Family of Md. man who died days after a violent encounter with police files lawsuit
By Monique Judge
Tawon Boyd called 911 for help on Sept. 18, 2016. After ending up in a physical struggle with the Baltimore County police officers who answered that call, he died in a hospital three days later. Now his family has filed a lawsuit against the police officers, a paramedic and an EMT who responded to that call for help.
The lawsuit—filed by Boyd’s mother, Martha Boyd, and the mother of his son, Deona Styron—alleges that officers used excessive force against the 21-year-old and that, combined with the antipsychotic drug given to him by paramedics, contributed to his death, the Baltimore Sun reports.
The complaint says, “[T]hese individual police officer defendants assaulted and battered Tawon Boyd while he was restrained by handcuffs and in custody resulting in his severe injuries and trauma to his body contributing to his death, and otherwise used excessive force and unwarranted force.”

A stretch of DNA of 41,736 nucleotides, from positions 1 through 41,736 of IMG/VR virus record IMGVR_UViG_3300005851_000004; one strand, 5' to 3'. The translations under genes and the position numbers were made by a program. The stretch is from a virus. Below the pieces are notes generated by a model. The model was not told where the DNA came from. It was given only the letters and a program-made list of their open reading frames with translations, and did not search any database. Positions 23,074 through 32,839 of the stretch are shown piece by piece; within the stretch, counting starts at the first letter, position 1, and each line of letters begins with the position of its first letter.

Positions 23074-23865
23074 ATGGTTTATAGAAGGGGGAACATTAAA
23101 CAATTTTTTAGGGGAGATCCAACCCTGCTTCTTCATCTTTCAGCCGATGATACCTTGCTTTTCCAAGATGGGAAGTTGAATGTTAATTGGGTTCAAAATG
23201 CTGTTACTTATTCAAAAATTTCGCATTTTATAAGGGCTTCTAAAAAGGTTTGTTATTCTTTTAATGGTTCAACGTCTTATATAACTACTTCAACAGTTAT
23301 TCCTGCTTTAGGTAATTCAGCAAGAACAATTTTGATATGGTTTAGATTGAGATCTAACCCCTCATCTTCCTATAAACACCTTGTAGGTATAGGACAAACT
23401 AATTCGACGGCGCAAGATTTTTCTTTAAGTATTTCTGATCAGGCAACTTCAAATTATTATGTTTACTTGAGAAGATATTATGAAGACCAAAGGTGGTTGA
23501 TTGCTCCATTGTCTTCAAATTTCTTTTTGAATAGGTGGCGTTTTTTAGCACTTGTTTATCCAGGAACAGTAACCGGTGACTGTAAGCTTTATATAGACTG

The suit names as defendants Officers Michael Bowman, D. Garland, Pearin D. Holt, Bryn M. Blackburn and Andrew Seckens, as well as paramedic Tyler Armstrong and EMT Kenneth Burns.
It further alleges that the medical team violated state law by giving Boyd the antipsychotic drug Haldol, which it says caused him to go into cardiac arrest and organ failure.
- Dwight Pettit, an attorney for the family, told the Sun, “After some investigation, we decided that there were two basic reasons for Mr. Boyd’s death: one, the beating that he incurred, and two, the medical treatment that he received.”
Pettit noted that Boyd was the one who called for help, and added, “The irony about this case is that he was not in any way violent.” The attorney also said that Boyd wasn’t doing anything that warranted a violent response.
Originally, police said it was Styron who called 911 at around 3 a.m. on Sept. 18, but Boyd was later identified as the caller.